Crossing Religions

From: Mike Holmes <homeydont_at_...>
Date: Thu, 07 Oct 2004 14:11:11 -0500

>From: Greg_at_...

Ooh, even better in terms of looking at intent.

>In my games this would be virtually impossible for an initiate.
>As an initiate you are a part of your god, and vice versa.
>Furthermore, you do not join cults out of curiosity. You are called to
>them, the
>deity (or spirit for that matter) has a part in it.
>The initiation into a cult has privilages and responsibilities--nay,
>The "test for a cult" is not JUST about knowing the right answers, fooling
>initiators or convincing people of your (apparent) sincerity. It is opening
>your very soul to the god in question and letting it scrutenize what is

I think that somehow, the casualness with which I'm proposing this sort of thing is portraying my desire to see characters be such exceptions to the norms as somehow D&Dish. For those who've actually played with me, they'd know that this couldn't be further from the truth. My apologies for not making myself clearer, but I would only allow such a thing to happen in my game if I was sure that the player was exploring a deep religious experience for his character. That is, I'd have to be really, really convinced, too, that this wasn't just a player trolling for nifty abilities.

Fortunately I don't have any players like that at all. So I'm not worried personally. My point being that I would make precisely the same assumptions about the conditions for joining that you would, above. I realize that one does not fool one's dieties.

>If Destor saw a piece of Yanafil Tarnils in the candidate's heart, soul and
>then such candidate would not only never be allowed to join the cult, but
>probably have a sword through him before he came out of the inspection

Because they're at war, Destor being part of Orlanth? That sort of thing? Real hate there? No grudging respect for each other amongst some enemy gods? Certainly there would be, between the mortals who serve them, no?

If not, then this may have been a terrible example on my part. But what if the characters went on a hero quest to syncretize the two gods (Doburdun, anyone?)? Or, again, what about two less opposed gods? What I'm asking is whether or not it's verboten for somesuch to happen? Mechanically disallowed?

Given your terminology, I see that it's not. It's just a case of it being " very right," if and when it does happen. And that's all I'm looking for.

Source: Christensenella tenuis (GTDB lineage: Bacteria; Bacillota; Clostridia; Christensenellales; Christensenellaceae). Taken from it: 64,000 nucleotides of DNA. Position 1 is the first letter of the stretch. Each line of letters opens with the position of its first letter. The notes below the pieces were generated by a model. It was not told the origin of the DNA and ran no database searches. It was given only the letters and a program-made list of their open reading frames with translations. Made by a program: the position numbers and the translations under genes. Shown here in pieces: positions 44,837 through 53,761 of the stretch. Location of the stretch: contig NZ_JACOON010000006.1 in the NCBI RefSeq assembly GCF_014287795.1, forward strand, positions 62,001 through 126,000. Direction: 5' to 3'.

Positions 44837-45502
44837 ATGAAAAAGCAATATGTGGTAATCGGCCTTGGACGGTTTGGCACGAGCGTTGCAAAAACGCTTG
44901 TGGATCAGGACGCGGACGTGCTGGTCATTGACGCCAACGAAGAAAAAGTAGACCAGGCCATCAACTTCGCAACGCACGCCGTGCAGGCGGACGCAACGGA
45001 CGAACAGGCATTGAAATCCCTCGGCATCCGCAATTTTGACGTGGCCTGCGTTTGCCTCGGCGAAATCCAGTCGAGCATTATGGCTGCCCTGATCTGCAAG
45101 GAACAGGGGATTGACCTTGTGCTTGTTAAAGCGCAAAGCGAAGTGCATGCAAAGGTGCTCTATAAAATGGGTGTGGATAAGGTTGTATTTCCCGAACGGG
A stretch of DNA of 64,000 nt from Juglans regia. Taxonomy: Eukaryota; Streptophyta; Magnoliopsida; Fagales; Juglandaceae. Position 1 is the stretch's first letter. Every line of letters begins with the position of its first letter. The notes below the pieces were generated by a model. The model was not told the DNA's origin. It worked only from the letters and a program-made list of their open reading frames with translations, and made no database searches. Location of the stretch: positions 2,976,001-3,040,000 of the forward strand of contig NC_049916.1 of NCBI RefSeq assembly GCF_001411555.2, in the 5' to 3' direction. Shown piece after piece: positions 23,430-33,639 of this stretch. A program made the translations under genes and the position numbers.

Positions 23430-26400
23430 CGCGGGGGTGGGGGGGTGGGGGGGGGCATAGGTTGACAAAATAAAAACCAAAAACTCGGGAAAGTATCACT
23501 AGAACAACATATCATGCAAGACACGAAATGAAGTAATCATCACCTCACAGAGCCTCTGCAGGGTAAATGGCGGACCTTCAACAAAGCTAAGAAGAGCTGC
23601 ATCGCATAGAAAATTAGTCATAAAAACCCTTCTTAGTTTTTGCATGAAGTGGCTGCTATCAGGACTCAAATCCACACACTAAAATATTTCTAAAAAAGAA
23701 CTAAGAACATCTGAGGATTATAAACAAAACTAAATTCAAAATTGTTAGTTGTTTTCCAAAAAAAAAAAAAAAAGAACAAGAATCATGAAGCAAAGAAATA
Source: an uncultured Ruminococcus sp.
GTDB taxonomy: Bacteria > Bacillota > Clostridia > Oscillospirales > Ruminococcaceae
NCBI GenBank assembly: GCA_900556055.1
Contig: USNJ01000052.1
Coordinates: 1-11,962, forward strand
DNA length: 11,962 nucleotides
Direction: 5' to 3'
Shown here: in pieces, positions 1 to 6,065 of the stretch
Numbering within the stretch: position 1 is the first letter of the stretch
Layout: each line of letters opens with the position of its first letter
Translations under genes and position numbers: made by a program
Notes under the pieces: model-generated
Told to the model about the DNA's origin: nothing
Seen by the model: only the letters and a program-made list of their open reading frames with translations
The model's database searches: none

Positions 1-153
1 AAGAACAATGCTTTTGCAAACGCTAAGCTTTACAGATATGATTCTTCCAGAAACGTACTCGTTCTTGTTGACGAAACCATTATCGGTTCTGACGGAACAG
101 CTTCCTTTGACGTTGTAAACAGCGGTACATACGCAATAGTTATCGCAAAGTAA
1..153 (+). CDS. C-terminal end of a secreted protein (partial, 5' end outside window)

> > they're far from each other, and actually admire
> > each other's principles. I'm making this part up, I don't know Glorantha
> > well enough to say that this is Kosher - but in my Glorantha it'd fly.
>as I said, YGWV. :)

Yes, my Glorantha will vary. So much so it looks a lot like ICE's old Shadow World campaign, but that's neither here nor there. We're talking about what makes for good play about religious issues. That, IMO, we're not at all in disagreement about these points.

>You have to quit any hostile cults before you can join a Lunar cult. And
>is hostile.

Good, which implies that there are non-hostile cults. Which implies that it can be done under the right circumstances. The loophole I was looking for.

So, again, apologies for any misrepresentations of Gloranthan canon, or for any misrepresentation that I feel that characters should be allowed to put on new religions like new underwear. Not my intent. It is my intent to point out just how fascinating the subject of syncretization can be in play. Even if it doesn't happen, there's still the matter of possible conversion. Which is about as large a change as a character can make in a story. Very worth exploring, IMO.

>As I beleive I have said, player heroes are the exception anyway. It is
>important (to me) that everyone understands what the actual norms and
>are so that the plyers will have a clear idea of just how extraordinary
>characters are.

Well, I for one get the message. Always have gotten the message. In fact, the message is why I play the game in another world. Takes a world that runs in an unrealistic, crappy fashion normally, and suddenly brings out all of the deeper meaning that the author tried to imbue the setting with, but couldn't make work because of the godawful system attached to it.

IOW, once again, thanks for HQ, Greg. Lost sleep last night playing and working up material, and it was more than worth it. Some of the most rewarding stuff I've ever done.


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